Dr. Banarsi Lal and Dr. Shahid Ahamad|

The role of women in agricultural and rural development and their efforts for ensuring the food security has been widely acknowledged. Although a lot of progress has been made but still the rural women are having low income, less education, limited land and inheritance rights. Women farmers contribute enormously to the Indian agriculture. This has been proved by various researches. The results of these researches, however, could not get due reconisation in the planning and implementation of agricultural related programmes. Agricultural extension is one such effort taken by the government and non-government agencies that aims at reaching to farmers. The efforts include bringing about a positive change in knowledge, attitude and skills of the farmers by providing training and technical advice and also assisting them in taking decisions in adoption of new research results. Importantly, the clientele of such programmes and efforts is inclusive of both farmers and farm women. Managers of these programmes often consider men as farmers and women as farmer’s wife thereby systematically marginalising and underestimating women’s productive role in agriculture.
The agricultural extension services in India has limited in its operations to a larger extent on male farmers only and it has failed to tackle the great structural problem of invisibility of female farmers. Women farmers are bypassed by male extension workers. It would be correct to state that women farmers in India have failed to get their due share in extension services apropos their contribution to the Indian agriculture. Extension services in India need to be refined, modified and redesigned so as to reach farm women effectively. The purpose of agricultural extension services can be achieved for sustainable rural development only if sincere attempts are made to provide and improve farm women’s access to the available extension services thereby leading to their technological empowerment.
The extension machinery in India can be classified in four heads namely (a) Extension services offered by the Indian Council of Agricultural Research (ICAR), (b)Extension services provided by the Ministry of Agriculture and Co-operation, (c)Extension services provided by the Ministry of Rural Development and(d) Extension services offered by Non-Government Organisations (NGOs).Out of four extension systems, training and visit is the major extension system operating in India under the Ministry of Agriculture and Cooperation for more than 30 years. Although this programme is in operation for so long, it still lacks necessary inbuilt structural arrangements for reaching female farmers. Contact farmers involved in this very programme are mostly male farmers and the numbering of female farmers is very low. It was reported that the extension needs of women were often perceived by the extension agents to be in the disciplines of home science, nutrition, childcare, tailoring etc. The information regarding to new farm technologies was seldom passed on to them. Various rural development programmes were launched in India from community approach in 1950s’ to special target group approach in 1970s’.None of these programmes addressed to the specific needs of women farmers and remain concentrated on male farmers. In 1980s’ integrated approach was started that attempt to integrate women in the mainstream of development by structurally making them beneficiaries up to an extent of 40 per cent. A number of services supportive for women’s socio-economic empowerment viz., Support to Training and Employment Programme for Women (STEP), Rashtriya Mahila Kosh, Indira Mahila Yojna, Mahila Samridhi Yojna, Self-Help Groups etc. were implemented. These approaches were not directed towards fulfilment needs for agriculture-related services and concentrated mainly on the issue of employment and social empowerment. In 1993-94, a project aimed at gender-gap reduction among women farmers of the Northern India was launched by the government of India. The limited coverage of this project shortens its impact. Such programmes need to be appreciated for being the pioneering one in this regard.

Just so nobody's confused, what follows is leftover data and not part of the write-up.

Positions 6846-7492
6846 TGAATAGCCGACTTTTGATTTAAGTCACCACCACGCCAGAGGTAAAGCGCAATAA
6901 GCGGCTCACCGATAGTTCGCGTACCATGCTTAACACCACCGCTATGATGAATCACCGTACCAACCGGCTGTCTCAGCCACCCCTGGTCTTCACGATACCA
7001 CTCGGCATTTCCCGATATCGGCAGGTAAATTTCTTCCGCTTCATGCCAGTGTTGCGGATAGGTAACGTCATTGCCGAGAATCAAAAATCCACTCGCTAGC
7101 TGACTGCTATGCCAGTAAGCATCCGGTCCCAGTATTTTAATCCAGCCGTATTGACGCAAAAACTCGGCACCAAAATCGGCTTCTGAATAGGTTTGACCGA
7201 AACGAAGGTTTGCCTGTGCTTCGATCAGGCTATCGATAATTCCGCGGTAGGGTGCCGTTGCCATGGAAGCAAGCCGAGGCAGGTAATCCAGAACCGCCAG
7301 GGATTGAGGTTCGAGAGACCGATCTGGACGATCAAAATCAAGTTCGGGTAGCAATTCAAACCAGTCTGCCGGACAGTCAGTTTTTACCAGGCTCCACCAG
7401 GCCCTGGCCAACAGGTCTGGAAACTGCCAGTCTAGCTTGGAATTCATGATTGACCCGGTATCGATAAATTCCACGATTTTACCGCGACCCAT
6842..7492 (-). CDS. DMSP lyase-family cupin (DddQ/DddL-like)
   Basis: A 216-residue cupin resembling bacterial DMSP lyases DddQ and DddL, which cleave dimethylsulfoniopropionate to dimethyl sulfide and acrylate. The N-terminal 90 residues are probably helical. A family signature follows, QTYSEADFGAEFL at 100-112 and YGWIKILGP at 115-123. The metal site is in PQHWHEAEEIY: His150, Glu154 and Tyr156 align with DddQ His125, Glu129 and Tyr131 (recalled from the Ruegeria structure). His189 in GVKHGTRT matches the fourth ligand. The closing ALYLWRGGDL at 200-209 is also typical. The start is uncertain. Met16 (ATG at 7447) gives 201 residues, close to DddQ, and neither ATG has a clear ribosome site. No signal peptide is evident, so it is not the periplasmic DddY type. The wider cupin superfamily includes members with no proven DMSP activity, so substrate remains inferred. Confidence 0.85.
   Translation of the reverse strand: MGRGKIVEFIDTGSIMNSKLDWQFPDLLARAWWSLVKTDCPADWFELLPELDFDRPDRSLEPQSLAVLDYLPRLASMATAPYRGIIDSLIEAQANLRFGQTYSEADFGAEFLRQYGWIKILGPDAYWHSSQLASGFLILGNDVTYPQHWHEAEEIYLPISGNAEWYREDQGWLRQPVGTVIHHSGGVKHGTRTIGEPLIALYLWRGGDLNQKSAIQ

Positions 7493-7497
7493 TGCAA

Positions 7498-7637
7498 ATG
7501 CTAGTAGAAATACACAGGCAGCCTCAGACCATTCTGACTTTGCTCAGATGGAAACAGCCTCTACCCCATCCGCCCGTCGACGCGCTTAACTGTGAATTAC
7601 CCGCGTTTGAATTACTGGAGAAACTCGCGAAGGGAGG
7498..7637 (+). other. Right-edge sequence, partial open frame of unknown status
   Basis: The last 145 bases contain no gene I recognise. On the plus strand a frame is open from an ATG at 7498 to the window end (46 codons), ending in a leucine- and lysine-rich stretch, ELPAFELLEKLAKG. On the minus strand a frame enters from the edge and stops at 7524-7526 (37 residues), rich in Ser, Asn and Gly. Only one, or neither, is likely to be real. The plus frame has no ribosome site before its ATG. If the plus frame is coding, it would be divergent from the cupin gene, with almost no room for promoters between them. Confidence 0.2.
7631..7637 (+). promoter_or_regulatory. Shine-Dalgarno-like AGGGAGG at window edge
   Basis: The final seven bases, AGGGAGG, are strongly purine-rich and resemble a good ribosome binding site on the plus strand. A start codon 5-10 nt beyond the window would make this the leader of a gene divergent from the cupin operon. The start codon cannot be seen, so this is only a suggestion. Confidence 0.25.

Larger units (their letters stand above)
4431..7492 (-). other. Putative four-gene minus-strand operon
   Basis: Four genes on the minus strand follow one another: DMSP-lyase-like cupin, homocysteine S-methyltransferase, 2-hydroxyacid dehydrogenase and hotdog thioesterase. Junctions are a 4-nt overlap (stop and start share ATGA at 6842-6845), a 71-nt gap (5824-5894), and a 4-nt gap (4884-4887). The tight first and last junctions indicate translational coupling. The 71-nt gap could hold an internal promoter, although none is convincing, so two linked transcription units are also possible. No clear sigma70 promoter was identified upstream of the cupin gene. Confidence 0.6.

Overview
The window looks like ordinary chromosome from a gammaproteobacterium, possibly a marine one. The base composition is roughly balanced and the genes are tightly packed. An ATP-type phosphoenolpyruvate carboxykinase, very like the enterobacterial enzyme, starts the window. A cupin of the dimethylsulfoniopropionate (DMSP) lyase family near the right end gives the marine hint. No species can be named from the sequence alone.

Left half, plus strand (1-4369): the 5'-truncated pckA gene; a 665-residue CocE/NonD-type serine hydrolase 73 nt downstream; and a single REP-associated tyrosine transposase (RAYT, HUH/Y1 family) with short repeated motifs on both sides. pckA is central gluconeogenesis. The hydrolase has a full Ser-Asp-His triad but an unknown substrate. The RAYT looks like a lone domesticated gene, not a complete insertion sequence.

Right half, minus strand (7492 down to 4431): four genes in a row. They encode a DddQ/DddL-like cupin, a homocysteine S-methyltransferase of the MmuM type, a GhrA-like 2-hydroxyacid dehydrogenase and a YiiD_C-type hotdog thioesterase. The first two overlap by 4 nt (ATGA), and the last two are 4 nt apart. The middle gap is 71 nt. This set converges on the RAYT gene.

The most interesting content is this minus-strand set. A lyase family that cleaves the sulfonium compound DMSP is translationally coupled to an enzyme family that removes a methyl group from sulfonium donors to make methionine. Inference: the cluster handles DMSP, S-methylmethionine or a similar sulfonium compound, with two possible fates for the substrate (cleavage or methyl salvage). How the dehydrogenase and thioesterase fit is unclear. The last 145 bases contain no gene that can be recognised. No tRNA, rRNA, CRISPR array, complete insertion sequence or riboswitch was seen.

(To be continued)